The Adventures Of Alan – Honesty Is Not Always The Best Policy
If I had to pick one trait that I value the most in this world, it would be honesty. It’s the one thing I can definitively point to and recognise as a key part of what makes me, me. It’s my default setting and it informs my approach to the challenges that life throws at us all. I want to be open, I want to take responsibility for my words and actions. I want the freedom to speak my mind and I want to be as honest with others as I am with myself. I believe that honesty is the best path towards respect and, besides, I can’t blag anything for toffee. Because, for me, the shame of being found out would be psychologically destructive, like if I heard Muller had discontinued the Banana Choco Crunch Corner.
Now, I realise that may sound like one of the worst humblebrags ever; a self critique straight out of the David Brent managerial handbook, but as I said, I’m honest and it’s certainly true that this is what I believe. However, it remains an ideal, it doesn’t always work in practice and there probably is such a thing as being too honest.
Case in point: A few days ago, I bumped into my store manager (a person at least three rungs above me) on several occasions in a short space of time and, making small talk, she jokingly said:
“Are you following me or something?”
To which I replied, impulsively:
“Err, no, I actively try to avoid you”
Nice. Real nice Alan. I even took myself by surprise with that because I’d applied so much edge to such a needless truth that I had to row back with half a chuckle to make it seem like I was joking too. I don’t dislike the person, they’re perfectly adequate, it’s just that I’m often busy and I don’t like my rhythm disrupted.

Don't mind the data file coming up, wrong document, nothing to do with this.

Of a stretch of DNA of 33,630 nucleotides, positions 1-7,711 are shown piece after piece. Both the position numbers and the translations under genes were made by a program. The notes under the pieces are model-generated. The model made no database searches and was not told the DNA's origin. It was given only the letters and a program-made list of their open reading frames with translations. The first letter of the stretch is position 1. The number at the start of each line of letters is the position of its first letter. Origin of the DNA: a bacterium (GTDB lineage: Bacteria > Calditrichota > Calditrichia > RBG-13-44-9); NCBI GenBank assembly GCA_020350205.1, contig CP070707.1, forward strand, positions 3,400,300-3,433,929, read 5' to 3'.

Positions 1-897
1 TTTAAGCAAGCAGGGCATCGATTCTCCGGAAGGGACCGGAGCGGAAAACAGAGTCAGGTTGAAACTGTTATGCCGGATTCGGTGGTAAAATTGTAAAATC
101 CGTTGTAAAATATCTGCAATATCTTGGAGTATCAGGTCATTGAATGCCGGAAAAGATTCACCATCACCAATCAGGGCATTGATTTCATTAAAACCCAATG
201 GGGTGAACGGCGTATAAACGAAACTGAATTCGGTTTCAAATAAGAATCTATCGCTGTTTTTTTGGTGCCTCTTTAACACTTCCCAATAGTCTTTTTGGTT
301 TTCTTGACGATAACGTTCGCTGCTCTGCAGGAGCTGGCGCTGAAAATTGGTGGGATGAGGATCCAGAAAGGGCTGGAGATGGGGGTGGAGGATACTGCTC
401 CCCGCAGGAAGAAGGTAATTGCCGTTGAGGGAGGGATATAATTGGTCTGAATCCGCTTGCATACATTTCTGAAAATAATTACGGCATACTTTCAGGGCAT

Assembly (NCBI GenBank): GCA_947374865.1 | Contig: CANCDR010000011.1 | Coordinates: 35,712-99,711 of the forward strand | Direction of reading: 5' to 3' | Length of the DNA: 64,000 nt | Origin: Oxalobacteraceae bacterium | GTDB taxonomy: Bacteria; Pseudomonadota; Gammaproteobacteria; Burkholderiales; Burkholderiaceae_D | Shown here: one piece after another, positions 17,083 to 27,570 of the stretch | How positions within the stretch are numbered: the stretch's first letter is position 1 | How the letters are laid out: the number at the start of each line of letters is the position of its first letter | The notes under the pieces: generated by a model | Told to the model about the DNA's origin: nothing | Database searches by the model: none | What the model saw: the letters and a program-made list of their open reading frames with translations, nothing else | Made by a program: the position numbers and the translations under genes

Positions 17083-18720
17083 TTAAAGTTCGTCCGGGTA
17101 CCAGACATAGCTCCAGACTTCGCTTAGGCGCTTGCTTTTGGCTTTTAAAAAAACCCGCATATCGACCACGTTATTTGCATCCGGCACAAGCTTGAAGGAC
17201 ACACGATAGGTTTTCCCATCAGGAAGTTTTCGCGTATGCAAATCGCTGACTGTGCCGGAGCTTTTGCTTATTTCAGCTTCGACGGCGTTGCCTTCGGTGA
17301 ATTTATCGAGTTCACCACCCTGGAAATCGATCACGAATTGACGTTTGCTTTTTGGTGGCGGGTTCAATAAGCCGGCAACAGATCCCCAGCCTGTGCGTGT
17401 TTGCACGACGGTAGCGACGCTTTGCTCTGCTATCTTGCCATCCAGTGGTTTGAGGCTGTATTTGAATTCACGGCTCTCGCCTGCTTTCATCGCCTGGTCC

That’s not an isolated incident either and I’ve since come to realise that honesty is a sword that requires a deft hand to wield it. Turns out, I’m a clumsy swordsman; something which may also explain why people at work relay news to me as if they’re delivering a live grenade through a letterbox. I’m not so much a rapier in the agile hands of a musketeer, I’m William Wallace’s broadsword, smashing down your front door demanding to know where my freedom is.
There is a distinction, of course, between lying and deceit and I need to remember that. There can be benevolence in white lies. When someone places a landmine of a question before you such as:
“What do you think of my new hat?”
It’s an opportunity to do the wrong thing, technically speaking, but for the right reasons. All you have to say is:
“You know what, mate? That’s a bloody nice hat”
Rather than shatter their self esteem by saying:
“Take that bowler hat off, you’re not Winston Churchill, you don’t even look as good as Churchill the insurance dog. What is this? The 1930’s?”
I’ll continue to wear my honesty as a badge of honour but I should probably be a little more careful about how I deliver it.
Written by Alan Hancock
Image by TemperateSage on Pixabay